may still be contact with the atmosphere the surface tension of the water
may be preventing any flow through capillaries. Under such conditions
oxygen will enter the system.
In its simplest form, the reaction between iron (steel) and oxygen in
the presence of water produces iron oxides (initially rust) and hydrogen
gas. The effect of hydrogen production is to depress the water level in
the radiators, so producing a cold area at the top. Sufficient pressure
can be produced to split aluminium radiators. The gas will often end up
in one radiator at the point of lowest pressure, furthest from the circulator.
The gas is slightly soluble in water and, although produced elsewhere,
will transfer to the point of least resistance.
Hydrogen is a colourless, odourless gas . It is not corrosive, but it
is lighter than air and flammable (take care when venting). When gas build
up is detected, the first step is to test for the presence of hydrogen
- the gas may just be air. To do this, the radiator should be vented into
an upturned glass container, e.g., a jam jar. Being the lighter gas, hydrogen
will displace air from the jar. The jar should then be removed from the
radiator and a lighted taper inserted into it. If hydrogen is present,
the gas will ignite with a pop (without risk of explosion), and it can
be concluded that corrosion is occurring.
pH is a numerical indication of the intensity
of acidity or alkalinity of a solution. The pH scale is logarithmic and
runs from 0 to 14, with 7 being neutral. Low numbers are acidic and high
numbers, basic (alkaline). A pH of 4 is ten times more acidic than a pH
of 5, and a pH of 3, one hundred times more acidic.
Metals are affected differently by pH conditions, e.g., mild steel is
most stable from pH 10.5 to 11.5, yet aluminium, always coated with a
layer of aluminium oxide, is readily attacked above a pH of 8.7. Copper
may be adversely affected by a pH greater than 9.5. The ideal pH for the
domestic central heating system is between 6.5 and 8.0, when the corrosion
rates for all metals are acceptable.
metals are in contact a galvanic (electrochemical) cell is created. One
metal will go into solution, determined by the metals' relative positions
in the Electrochemical Series. This series is a law of nature and a property
of the metal in the form in which it is used. Copper is the most noble
metal used in the domestic system, so it never corrodes, but all other
metals will sacrifice in its presence. Aluminium is particularly susceptible
being far away from copper in the table, i.e., a very high corrosion current
is generated. (N.B. pH plays an important role in the case of aluminium,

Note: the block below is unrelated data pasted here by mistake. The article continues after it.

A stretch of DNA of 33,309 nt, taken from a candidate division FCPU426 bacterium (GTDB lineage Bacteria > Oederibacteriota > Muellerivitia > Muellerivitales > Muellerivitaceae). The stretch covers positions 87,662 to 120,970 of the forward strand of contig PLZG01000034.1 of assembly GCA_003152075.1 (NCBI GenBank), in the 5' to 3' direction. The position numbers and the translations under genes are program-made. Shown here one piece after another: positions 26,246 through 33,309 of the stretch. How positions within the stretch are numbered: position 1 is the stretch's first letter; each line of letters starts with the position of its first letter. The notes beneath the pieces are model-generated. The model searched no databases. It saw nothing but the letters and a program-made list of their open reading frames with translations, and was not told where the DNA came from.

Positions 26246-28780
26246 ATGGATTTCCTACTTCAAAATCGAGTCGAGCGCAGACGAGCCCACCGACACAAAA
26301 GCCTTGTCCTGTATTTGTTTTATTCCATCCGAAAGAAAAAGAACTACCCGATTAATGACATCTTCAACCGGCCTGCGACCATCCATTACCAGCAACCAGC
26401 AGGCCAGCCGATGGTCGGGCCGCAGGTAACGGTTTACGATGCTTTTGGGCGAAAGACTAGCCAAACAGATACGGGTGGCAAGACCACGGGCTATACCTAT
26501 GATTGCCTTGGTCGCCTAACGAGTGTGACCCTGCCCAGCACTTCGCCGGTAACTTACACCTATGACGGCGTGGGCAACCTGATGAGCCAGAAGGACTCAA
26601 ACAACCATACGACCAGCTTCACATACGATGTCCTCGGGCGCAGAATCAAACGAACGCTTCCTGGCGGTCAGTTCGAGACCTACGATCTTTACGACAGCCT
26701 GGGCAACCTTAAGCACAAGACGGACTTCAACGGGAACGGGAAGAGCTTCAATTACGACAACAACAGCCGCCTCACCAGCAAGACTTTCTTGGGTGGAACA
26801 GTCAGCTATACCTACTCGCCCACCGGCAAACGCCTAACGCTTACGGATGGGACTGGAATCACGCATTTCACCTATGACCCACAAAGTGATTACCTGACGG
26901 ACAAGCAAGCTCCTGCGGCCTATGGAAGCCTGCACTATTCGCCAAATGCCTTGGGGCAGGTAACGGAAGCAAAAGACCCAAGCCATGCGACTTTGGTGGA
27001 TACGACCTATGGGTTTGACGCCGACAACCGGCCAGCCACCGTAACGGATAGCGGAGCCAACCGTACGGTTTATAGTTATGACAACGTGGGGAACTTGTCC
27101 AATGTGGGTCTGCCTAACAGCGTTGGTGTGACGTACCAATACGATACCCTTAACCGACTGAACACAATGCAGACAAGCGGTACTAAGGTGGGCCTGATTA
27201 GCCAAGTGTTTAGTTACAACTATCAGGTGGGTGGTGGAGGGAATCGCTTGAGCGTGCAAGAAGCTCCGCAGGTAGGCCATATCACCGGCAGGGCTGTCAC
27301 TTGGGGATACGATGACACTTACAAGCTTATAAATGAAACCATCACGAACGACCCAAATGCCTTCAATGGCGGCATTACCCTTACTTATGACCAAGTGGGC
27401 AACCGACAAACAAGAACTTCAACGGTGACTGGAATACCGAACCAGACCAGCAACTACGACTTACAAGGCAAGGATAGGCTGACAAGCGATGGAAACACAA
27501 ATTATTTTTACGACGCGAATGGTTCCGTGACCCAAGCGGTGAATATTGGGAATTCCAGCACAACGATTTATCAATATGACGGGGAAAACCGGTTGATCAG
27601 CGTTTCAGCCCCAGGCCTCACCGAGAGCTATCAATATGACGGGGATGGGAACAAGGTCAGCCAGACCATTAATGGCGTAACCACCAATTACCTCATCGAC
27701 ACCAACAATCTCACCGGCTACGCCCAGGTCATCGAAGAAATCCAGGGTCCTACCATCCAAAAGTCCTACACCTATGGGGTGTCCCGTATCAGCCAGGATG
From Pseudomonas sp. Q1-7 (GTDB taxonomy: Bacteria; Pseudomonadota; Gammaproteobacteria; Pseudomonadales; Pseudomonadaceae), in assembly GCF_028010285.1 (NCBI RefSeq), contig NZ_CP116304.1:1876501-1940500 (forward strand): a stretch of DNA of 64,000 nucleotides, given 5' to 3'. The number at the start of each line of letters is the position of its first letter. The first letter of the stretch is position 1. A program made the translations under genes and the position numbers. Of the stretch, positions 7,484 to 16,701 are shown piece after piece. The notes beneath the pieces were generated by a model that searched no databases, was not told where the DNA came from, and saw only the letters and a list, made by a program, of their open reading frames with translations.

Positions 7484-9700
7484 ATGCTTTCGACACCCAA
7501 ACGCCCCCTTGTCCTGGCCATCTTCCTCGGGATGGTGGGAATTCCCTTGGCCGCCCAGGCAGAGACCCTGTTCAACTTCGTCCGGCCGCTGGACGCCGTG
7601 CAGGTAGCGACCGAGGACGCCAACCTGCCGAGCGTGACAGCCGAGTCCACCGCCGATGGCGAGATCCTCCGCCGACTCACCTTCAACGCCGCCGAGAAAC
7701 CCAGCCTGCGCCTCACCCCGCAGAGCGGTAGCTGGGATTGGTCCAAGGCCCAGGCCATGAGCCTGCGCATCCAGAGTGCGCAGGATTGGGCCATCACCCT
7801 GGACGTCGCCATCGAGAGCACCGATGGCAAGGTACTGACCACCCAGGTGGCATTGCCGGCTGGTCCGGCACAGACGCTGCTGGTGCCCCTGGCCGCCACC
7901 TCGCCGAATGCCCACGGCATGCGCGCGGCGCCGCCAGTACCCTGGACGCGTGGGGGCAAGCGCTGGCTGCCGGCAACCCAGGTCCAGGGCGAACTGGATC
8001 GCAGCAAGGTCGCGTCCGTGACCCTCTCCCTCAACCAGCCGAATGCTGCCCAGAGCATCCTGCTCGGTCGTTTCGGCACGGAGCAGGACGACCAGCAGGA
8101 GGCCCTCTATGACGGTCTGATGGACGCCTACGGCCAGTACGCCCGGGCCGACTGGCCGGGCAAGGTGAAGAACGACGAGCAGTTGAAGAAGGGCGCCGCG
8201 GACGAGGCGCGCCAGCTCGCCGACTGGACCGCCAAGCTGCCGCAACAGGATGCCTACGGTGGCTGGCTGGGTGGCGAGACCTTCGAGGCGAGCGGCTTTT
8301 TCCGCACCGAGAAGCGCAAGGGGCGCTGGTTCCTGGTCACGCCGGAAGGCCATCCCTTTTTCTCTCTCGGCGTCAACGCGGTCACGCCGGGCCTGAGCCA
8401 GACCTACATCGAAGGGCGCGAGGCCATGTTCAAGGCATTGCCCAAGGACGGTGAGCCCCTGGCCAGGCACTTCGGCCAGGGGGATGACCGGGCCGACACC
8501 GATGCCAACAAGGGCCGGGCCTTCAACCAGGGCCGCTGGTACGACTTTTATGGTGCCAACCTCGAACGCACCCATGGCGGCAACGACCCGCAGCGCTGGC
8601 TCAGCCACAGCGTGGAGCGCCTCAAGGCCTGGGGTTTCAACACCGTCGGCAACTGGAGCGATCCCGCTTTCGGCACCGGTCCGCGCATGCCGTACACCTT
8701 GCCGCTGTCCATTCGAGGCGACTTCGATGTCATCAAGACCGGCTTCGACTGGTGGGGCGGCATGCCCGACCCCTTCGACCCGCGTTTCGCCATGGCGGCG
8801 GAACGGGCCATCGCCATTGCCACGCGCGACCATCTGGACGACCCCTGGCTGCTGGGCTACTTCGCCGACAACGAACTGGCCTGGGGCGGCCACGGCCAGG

due to the oxide coating). The sacrificial metal wastes away at the closest
contact point. Insulation minimises the damage, but even fibre washers
are not foolproof as they absorb salts from the water and can then conduct
The metal most commonly corroded in a domestic system is mild steel in
radiators. Here, depending on the amount of copper present, the corrosion
can take two forms:
(a) Where a large area of a radiator becomes plated with copper (as can
happen in new systems where flux has been abused), inevitably there will
be points within the area of copper not covered. Galvanic corrosion then
occurs with the current being concentrated at the point where the sacrificial
metal is in contact with the water. The current is intense, and as all
the corroding metal emanates from the same point, perforation is rapid.
The hole on the outside of the radiator is the same size as that on the
inside, as though the metal has been drilled. Such corrosion is termed
(b) Small pieces of copper can adhere to the
radiator surface, e.g., swarf. Galvanic corrosion will also be induced,
but now the current is concentrated at the noble (non-sacrificial) metal
end. This results in wasting of metal across much of the mild steel surface.
If perforation ever does occur, examination of the internal hole will reveal
a pyramidal shaped pit, whose apex just touches the surface of the radiator.
This is 'general' corrosion.
reactions proceed more rapidly as the temperature increases, hence, a
central heating system will corrode faster than a similarly constructed
chilled water system. The effect of temperature is not, however, restricted
to reaction rate. Most installers are aware that galvanised metal should
not be used in central heating systems, but the reason is not widely appreciated.
If the steel pipe, or surface, is well coated with a tightly adherent
layer of zinc, the degree of protection afforded will be good. However,
the surface is often scratched or pitted, allowing the water to contact
the steel below. The Electrochemical Series indicates that steel is more
noble than zinc, so corrosion of the steel will not occur. At temperatures
below 60-65°C this is indeed the case, however, at higher temperatures,
the relative potentials of mild steel and zinc reverse, making steel the
sacrificial metal, so inducing pinhole corrosion. Galvanised feed and
expansion cisterns are particularly susceptible.
Points of stress, e.g., welds, bends, etc., are always more
liable to corrosion. Certain salts such as chloride will attack
stressed areas along the grain boundaries in the metal. Sources
of high chloride include inefficient water softeners, washing
up liquids (misguidedly used to cut the noise from noisy boilers)
and excessive flux application.
Fouling in the central heating system can be biological, organic or silt
based, or more often a combination. Foulants include bacteria,
slimes, scale and corrosion debris. Once on the metal surface
the insulating layer creates a local dissolved oxygen gradient
which promotes under-deposit corrosion - usually in the form
of pits. The very low level or complete absence of oxygen
under the foulant also encourages the growth of anaerobic
(oxygen hating) bacteria such as sulphate reducing bacteria
(SRB's). Such bacteria produce sulphuric acid as part of their
metabolism, with obvious consequences for metal in the vicinity.
John R Lane, EurChem C.Chem M.W.M.Soc MRSC B.Sc ARCS